As the slump in the U.S. housing market picks up speed, homeowners and sellers in the once-hottest markets of the country now face the biggest price declines, say analysts. And even if the U.S. economy remains healthy, it could be a year — or more — before the market bottoms out, they say.
After posting back-to-back years of double-digit gains, housing prices have flattened across the country and in some areas started to decline. Overall, the median price of an existing home was up just 0.9 percent in July — the smallest gain in a decade, according to the National Association of Realtors. Prices gained 3.2 percent in the South, but fell 2.1 percent in the Northeast, 0.6 percent in the Midwest and 0.3 percent in the West.
On Wednesday, the goverment reported that the median price of a new home fell to $230,000 in July, down from $233,800 in June but still higher than the $229,200 price a year ago.
And those statistics may not tell the whole story. Sellers coast-to-coast are now making concessions that don't show up in the official sales price, like picking up the cost of repairs or paying buyers’ closing costs. Home builders are giving away valuable upgrades — everything from fancier kitchens to a free pool — to move new homes.
“So the the effective price is lower and probably already falling, but you don’t see that in the market price,” said Mark Zandi, chief economist at Moody's Economy.com. “I’m expecting 5 to 10 percent peak-to-trough declines in a third to maybe half of the nation's markets.”
The markets hit hardest by price declines will be the same ones that were the biggest beneficiaries of the runup of the past few years, say analysts. Those include the Northeast and East Coast down to Washington, D.C.; much of Florida; California and hot western markets like Arizona and Las Vegas, and once-strong markets like Chicago and Minneapolis.
The reversal of the once-hot market has been swift. After a five-year boom that set records in sales volume and price gains, sales of both new and existing homes have plunged, and the level of unsold inventory has hit a nine-year high. A rise in mortgage rates over the last year has shut some potential buyers out of the market. Earlier this month, the pace of new mortgage applications fell to the lowest level in more than four years, according to the Mortgage Bankers Association.
Home builders are reporting a sharp drop in demand for new homes. Earlier this month, Pulte Homes, the second largest U.S. home builder, reported a nearly 30 percent drop in orders — on top of a rise in unsold homes.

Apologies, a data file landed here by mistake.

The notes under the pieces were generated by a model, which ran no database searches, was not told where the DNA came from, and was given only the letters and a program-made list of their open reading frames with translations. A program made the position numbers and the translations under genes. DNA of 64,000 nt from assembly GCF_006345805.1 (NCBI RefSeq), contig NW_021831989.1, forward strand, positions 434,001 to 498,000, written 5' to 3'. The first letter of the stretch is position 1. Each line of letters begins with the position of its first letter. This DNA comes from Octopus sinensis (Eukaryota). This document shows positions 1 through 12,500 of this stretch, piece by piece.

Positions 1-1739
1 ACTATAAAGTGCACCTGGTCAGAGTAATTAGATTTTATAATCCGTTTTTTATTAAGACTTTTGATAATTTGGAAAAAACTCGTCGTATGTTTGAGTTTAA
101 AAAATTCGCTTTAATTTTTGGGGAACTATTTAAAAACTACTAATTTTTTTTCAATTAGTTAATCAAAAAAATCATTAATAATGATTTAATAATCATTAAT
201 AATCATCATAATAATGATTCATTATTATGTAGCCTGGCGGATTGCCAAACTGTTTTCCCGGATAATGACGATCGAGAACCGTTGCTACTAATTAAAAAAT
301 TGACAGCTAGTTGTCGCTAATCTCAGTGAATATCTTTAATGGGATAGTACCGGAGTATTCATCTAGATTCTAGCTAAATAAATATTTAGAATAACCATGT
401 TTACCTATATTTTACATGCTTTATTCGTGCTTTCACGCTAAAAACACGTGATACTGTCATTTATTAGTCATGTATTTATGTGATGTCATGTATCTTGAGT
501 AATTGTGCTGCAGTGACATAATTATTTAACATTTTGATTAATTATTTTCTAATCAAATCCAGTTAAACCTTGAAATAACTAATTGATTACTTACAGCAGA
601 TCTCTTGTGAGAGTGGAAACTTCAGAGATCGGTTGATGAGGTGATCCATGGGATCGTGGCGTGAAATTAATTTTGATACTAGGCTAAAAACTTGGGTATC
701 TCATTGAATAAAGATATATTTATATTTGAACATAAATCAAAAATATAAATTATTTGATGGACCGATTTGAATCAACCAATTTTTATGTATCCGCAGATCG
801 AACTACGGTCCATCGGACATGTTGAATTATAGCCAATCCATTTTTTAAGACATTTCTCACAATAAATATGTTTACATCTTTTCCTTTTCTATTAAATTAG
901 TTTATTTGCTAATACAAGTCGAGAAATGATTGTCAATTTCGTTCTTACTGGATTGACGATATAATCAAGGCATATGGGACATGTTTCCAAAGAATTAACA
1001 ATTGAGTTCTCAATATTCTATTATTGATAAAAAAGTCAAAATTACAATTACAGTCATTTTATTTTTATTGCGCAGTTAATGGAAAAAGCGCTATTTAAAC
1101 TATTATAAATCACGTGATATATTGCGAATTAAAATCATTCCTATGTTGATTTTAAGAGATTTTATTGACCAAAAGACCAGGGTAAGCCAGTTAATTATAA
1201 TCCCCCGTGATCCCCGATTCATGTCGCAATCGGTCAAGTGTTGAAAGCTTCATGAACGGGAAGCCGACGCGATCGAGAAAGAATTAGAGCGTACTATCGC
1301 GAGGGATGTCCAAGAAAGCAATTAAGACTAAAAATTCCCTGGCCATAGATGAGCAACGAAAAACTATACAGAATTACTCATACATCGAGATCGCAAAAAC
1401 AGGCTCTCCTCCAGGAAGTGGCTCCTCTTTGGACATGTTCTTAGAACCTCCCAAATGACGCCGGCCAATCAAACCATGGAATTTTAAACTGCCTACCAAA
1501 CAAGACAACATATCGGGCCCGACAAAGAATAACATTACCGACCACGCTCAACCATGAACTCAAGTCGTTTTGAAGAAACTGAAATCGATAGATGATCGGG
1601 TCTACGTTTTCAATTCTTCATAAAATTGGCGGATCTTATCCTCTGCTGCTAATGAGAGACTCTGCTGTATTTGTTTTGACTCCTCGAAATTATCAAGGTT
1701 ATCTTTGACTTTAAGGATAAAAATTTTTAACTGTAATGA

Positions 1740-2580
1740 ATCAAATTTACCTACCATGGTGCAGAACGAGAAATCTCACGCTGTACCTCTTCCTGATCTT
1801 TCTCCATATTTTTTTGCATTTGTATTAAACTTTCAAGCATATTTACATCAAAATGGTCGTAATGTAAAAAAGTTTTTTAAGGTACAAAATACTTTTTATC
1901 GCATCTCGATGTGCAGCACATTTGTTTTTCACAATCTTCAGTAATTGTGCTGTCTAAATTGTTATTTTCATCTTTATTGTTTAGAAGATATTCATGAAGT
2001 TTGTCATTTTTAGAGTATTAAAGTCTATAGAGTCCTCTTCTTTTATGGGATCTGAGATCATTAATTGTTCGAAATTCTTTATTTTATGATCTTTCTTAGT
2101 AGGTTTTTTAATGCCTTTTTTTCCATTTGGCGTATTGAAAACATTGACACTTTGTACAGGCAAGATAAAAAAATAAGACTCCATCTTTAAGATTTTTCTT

“People that signed contracts six to eight months ago are canceling on their home purchases,” Pulte Homes CEO Richard Dugas told CNBC. “So that’s leading to excess inventory. Homes we previously though that we had sold are in fact coming on to the market.”
Despite the runup in supply and drop in demand, prices so far have held relatively steady overall. Part of the reason, say analysts, is that homeowners are holding out for their asking price and hoping to wait out the market downturn. That could delay the market’s recovery — even if interest rates flatten out and the economy remains relatively strong.
“In the stock market you might get a quick adjustment and then things would start to recover,” said Michael Carliner, an economist with the National Association of Home Builders. “I think the adjustment (in the housing market) is going to be a lengthy process, but it’s also going to be more of a flattening out than a real decline.”
A lot depends on how well the U.S. economy, especially the job market, holds up and whether interest rates continue to rise. Consumers are already beginning to show signs of trouble paying their monthly mortgages; though still at historically low levels, credit delinquencies are on the rise, said Zandi. That means that even without a rise in interest rates, mortgages are going to be tougher to come by.
“Credit terms will continue to tighten because lenders and their regulator are going to face these rising credit problems, and they're going to tighten up,” said Zandi.
Unless the economy worsens, say forecasters, the housing slump will probably last another year — maybe two. That would put the current housing downturn on a scale similar to the slowdown of the late ’90s and less severe than the early-’90s crash that followed the savings and loan industry meltdown of the late ’80s.
“As long as the job market stays relatively strong, I don’t see any issue with home prices significantly at all,” said Paul Miller, a housing industry analyst at Freidman, Billings and Ramsey.
But it remains to be seen how well consumers adjust to the adjustable-rate mortgages that helped fuel the five-year housing boom. With the first of those five-year adjustable rates now ratcheting higher, those homeowners are now getting hit with higher monthly mortgage payments.
Some of those borrowers won’t be able to keep up. If default rates rise, lenders foreclosing on those properties will add them to an already glutted market, putting further pressure on prices.
“That’s going to take some time,” said Zandi. “So the real weakness in pricing won’t be felt until this time next year.”